Creating an annual budget is a good way to keep track of your spending, set goals, and make sure that your spending is deliberate. But it’s not a good way to drive your worth and execute a financial plan. A change in the budget mindset is key to long-term success.
Achieving Financial Goals For Yourself
Setting financial goals is an important step in achieving your goals. We think clients should “dream big” and “be honest.” We don’t think those are opposites because we have seen that through planning a financial goal setting they can work cooperatively.
- What are your current financial goals?
- What are your long-term financial goals?
- How much money do you want to make in a year?
- What is your desired lifestyle?
It is pivotal that these expectations for your long-term wealth are established early. A financial goal can be a great way to start living the life you want. Financial goals are not just about getting rich, they are about having the freedom to do what you want.
A pair of long-term habits to master are 1) reinvestment and 2) automation – we coach our clients to get comfortable with these concepts:
Understanding Money Management Basics and How To Save and Invest Wisely
Before you can master your financial goals, it is important to understand how compounding interest works.
Reinvestment – Compounding interest is when the interest that has been earned in a period of time gets added to the principal sum, and then earns more interest on that sum. It’s when your money starts making money for you! This is the same as reinvestment. We focus on coaching clients to view their portfolios as a collection of assets that generate cash flow. That cash flow is then reinvested routinely and programmatically. This means that when markets are “down” they are buying new “cashflow” cheaper – then as the market rises, they are selling “cashflow” when it’s overpriced.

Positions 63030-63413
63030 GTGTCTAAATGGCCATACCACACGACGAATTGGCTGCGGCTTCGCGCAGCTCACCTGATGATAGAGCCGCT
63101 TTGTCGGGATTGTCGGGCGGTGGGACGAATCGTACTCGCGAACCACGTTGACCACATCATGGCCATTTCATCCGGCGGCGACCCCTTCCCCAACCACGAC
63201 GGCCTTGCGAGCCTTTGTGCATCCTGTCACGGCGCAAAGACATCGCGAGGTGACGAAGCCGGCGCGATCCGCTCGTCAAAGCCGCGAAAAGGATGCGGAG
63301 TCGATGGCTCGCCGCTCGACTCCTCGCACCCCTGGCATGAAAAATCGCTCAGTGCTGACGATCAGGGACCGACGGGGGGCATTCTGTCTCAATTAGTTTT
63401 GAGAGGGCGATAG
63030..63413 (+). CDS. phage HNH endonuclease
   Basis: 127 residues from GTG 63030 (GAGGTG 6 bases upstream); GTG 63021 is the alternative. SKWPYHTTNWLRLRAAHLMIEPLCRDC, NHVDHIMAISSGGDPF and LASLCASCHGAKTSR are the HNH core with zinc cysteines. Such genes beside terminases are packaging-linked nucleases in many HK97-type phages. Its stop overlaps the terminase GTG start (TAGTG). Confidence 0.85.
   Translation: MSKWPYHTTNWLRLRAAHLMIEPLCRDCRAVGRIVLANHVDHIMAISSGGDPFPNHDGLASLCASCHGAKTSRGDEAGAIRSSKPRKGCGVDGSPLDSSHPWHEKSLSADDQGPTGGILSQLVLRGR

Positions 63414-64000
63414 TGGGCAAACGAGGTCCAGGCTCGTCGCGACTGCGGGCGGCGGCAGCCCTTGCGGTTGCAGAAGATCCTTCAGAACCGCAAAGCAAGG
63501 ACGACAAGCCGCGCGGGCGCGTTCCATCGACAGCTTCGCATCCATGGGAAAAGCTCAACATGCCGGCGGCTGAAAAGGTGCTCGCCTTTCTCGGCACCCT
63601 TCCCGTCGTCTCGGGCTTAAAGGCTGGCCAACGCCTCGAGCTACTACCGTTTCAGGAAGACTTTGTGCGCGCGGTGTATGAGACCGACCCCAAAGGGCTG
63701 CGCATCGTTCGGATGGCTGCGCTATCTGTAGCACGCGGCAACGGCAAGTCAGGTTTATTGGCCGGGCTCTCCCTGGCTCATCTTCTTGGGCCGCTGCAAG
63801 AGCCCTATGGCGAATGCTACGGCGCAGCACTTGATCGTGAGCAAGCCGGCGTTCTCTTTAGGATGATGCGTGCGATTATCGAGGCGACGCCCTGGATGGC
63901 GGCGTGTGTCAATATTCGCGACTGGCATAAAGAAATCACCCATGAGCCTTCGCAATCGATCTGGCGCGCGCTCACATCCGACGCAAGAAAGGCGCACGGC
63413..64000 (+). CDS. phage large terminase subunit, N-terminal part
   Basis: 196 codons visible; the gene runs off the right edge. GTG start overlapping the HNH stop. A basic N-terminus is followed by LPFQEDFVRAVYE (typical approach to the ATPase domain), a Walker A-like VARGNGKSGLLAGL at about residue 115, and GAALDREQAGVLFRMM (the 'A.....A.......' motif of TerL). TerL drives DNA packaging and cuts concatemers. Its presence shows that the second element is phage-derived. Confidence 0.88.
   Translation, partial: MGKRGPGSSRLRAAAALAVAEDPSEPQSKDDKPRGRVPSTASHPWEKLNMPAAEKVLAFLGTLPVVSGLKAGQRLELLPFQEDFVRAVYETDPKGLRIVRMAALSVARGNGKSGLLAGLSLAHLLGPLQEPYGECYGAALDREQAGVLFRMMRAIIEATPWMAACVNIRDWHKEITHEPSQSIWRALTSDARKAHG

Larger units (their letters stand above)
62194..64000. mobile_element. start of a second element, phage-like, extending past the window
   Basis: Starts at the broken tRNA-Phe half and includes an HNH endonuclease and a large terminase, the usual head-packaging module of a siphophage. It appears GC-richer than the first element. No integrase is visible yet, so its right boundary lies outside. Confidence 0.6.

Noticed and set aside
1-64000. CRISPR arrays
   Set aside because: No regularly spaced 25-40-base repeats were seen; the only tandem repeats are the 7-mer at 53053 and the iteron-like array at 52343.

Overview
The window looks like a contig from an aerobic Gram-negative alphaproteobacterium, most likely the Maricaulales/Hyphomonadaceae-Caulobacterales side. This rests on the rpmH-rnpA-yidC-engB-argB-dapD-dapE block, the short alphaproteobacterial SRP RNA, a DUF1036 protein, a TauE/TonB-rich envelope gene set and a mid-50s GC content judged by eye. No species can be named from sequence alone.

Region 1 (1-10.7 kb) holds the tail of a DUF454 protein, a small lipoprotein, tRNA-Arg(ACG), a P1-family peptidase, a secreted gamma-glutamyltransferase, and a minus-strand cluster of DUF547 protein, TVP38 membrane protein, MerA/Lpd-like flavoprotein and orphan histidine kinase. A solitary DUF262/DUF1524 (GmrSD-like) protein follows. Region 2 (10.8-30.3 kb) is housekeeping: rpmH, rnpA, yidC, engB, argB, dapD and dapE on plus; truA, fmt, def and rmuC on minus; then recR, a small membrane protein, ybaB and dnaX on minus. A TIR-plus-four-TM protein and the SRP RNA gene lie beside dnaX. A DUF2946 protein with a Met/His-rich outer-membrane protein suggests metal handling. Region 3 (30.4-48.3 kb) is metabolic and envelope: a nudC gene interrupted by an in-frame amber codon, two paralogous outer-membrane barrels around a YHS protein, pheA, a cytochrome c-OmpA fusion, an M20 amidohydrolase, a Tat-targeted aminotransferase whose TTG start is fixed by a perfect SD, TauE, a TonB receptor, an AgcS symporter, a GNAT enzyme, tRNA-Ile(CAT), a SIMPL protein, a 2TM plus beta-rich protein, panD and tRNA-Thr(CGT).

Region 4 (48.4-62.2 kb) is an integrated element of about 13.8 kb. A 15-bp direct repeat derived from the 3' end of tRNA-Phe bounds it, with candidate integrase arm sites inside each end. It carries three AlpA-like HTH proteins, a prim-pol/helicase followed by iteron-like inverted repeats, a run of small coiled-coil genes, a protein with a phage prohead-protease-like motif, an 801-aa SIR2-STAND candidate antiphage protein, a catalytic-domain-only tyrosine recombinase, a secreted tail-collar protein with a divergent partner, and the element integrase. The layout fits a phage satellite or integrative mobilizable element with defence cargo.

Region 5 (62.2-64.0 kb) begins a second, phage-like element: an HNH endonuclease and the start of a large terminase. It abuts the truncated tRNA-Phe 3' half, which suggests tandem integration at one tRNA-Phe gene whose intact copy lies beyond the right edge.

Automation – Financial goals are important to set. You need to know what you want to save for and how much you need to save on a monthly basis. There are many ways you can automate your savings and make sure that your money is going toward the things you want it to go towards.
One way is through your corporate payroll. Your payroll system will automatically withdraw a certain amount of money from your paycheck every month and put it in the brokerage account so that it can be invested. It’s one of the easiest ways to automate savings because it doesn’t require any work on your part after setting up the account.
Saving For Emergencies and Retirement Planning
When you are saving for emergencies, you should be thinking about how much money you need to get by over a given amount of time. More conservative people or those with high unemployment risk will set aside 6-12 months of core expenses to prepare for this financial risk.
Less risk-averse and those with little to no unemployment risk can lower both the amount and time for which they are prepared. All financially prepared families have an emergency fund.
Having an emergency fund is risk management. Both for the financial event that you need those funds for, like unemployment or illness, but also for the broader portfolio. Assuming your retirement “nest egg” is also your emergency fund is a mistake – because this creates the conditions for an unforeseen financial disaster to spread into your retirement or financial plan. The emergency fund should be viewed as a triage for that setback and space to absorb the impact.